August 24 | San Diego Union-Tribune

By The San Diego Union-Tribune Editorial Board

The State Board of Education must submit its plan by next month and appears satisfied with a version released Aug. 8. On Thursday, Bellwether Education Partners — a national nonprofit think tank — released its evaluation of California’s proposal. While praising the plan’s vision of a first-rate education of all, the analysis is sharply critical of the plan’s most crucial components. The biggest complaints:

  • The plan wouldn’t even manage to “capture individual students’ improvement over time.”

  • The plan is vague about how the state would identify the worst-performing schools, how it would intervene to improve their results and how it would measure progress in targeted schools. Under the current language, these schools could be found to have complied with state guidelines “without making any improvements.”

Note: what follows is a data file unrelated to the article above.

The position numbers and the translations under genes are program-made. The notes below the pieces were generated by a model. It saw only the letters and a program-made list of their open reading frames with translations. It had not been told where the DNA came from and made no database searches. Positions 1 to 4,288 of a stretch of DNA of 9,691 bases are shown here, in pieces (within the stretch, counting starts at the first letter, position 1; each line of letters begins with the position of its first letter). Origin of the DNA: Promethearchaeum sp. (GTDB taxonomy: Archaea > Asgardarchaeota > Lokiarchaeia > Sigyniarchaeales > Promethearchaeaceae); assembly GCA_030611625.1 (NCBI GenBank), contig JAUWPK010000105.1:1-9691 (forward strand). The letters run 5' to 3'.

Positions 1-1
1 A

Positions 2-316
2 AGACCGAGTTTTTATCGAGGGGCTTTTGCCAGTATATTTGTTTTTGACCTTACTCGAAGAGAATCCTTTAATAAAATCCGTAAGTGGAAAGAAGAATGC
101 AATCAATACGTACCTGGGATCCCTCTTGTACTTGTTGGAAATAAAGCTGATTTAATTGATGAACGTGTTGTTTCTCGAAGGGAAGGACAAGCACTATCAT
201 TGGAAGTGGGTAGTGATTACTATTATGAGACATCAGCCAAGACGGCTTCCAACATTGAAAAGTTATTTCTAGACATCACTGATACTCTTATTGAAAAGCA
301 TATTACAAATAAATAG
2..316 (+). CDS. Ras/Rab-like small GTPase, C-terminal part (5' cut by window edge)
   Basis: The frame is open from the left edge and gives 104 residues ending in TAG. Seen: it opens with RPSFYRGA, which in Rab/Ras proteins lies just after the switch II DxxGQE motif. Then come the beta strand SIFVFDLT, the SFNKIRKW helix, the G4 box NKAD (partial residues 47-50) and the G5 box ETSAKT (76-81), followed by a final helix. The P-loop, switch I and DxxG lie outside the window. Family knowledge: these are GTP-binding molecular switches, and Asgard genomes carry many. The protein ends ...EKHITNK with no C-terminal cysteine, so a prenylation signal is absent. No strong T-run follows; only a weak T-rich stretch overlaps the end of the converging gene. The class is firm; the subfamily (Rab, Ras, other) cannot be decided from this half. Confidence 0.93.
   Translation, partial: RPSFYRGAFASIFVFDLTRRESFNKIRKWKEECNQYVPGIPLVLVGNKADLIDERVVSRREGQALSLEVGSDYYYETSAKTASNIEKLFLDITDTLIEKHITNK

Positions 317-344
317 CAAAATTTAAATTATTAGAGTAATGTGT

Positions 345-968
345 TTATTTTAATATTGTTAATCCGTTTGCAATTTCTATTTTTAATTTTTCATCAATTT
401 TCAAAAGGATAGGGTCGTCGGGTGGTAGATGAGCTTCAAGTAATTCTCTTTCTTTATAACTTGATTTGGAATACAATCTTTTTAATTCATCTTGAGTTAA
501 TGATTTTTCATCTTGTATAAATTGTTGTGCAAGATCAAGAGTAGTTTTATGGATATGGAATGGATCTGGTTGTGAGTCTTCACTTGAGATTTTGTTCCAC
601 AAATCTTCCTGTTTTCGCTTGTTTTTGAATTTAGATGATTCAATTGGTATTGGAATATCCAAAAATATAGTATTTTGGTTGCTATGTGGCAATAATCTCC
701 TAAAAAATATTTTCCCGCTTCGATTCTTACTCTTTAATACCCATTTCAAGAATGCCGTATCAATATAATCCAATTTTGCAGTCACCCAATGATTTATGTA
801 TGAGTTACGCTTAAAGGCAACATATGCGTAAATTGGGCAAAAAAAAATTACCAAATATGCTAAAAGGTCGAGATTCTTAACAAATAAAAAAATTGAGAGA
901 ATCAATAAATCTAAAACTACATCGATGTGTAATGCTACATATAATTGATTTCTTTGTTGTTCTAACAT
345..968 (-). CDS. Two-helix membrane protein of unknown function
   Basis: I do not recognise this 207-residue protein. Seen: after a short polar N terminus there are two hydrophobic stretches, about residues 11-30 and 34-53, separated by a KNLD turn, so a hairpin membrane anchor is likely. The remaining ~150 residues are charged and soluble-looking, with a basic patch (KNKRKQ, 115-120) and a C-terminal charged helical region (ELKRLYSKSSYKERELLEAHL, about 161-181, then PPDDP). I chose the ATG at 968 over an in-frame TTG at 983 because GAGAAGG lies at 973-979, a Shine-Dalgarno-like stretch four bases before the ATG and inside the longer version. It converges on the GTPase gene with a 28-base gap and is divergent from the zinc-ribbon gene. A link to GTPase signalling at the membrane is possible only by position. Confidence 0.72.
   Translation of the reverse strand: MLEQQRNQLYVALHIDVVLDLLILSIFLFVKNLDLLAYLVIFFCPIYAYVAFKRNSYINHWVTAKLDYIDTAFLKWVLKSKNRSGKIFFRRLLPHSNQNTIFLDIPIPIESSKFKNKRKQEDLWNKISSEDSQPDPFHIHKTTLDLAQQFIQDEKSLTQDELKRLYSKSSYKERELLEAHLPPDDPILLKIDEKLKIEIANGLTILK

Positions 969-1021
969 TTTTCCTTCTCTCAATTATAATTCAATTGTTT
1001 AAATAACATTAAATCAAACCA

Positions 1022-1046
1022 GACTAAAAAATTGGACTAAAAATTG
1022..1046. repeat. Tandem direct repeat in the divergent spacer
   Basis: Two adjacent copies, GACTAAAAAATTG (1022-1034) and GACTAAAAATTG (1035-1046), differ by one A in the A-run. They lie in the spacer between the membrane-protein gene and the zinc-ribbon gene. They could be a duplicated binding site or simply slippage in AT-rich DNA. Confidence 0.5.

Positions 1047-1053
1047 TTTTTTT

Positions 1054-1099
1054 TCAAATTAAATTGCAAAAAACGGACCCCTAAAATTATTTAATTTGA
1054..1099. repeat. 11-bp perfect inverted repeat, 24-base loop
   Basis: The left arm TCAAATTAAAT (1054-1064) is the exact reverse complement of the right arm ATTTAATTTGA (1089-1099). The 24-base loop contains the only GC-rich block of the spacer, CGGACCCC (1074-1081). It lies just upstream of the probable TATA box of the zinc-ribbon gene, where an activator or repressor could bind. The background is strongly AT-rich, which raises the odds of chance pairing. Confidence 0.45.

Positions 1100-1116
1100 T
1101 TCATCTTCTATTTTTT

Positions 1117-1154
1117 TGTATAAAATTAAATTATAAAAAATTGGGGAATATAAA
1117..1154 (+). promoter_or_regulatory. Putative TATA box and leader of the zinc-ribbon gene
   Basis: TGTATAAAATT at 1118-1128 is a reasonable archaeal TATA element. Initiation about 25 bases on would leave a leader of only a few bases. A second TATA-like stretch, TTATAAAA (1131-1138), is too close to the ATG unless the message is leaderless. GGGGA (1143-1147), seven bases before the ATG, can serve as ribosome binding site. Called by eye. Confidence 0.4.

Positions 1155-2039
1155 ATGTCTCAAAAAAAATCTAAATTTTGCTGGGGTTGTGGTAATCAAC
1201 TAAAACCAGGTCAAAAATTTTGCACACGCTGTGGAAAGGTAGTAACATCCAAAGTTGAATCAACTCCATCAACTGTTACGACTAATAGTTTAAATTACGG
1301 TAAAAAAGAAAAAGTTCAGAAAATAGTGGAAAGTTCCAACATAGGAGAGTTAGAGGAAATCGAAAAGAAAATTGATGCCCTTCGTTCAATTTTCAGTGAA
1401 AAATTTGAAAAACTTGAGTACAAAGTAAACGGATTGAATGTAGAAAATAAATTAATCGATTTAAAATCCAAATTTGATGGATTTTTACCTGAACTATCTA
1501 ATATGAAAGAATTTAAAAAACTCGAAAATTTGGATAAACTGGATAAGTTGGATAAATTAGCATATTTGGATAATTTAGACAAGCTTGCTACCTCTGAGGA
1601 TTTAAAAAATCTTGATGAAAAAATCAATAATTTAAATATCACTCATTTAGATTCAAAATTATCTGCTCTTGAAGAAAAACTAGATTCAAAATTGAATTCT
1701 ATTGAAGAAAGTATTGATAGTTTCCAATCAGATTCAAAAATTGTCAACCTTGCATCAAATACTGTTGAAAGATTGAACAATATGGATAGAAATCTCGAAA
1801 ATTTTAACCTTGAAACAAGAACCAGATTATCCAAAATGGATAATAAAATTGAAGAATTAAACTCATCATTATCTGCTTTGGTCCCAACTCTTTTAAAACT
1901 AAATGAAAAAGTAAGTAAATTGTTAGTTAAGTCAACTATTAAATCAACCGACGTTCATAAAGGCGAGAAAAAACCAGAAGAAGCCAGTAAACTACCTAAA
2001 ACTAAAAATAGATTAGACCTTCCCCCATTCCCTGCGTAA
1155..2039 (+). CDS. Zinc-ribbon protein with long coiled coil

• It is unclear how the plan’s “dashboard” concept of using several factors to evaluate school quality would actually work, in particular how much value it would place on the performance of ethnic groups.

In other words, the State Board of Education has come up with an anti-accountability accountability plan — one that would make it difficult for Californians to figure out which students and what schools are improving; to know whether schools deemed as improving have actually improved; and to assess how well districts are doing with the state’s neediest students, its 1.4 million English-language learners.

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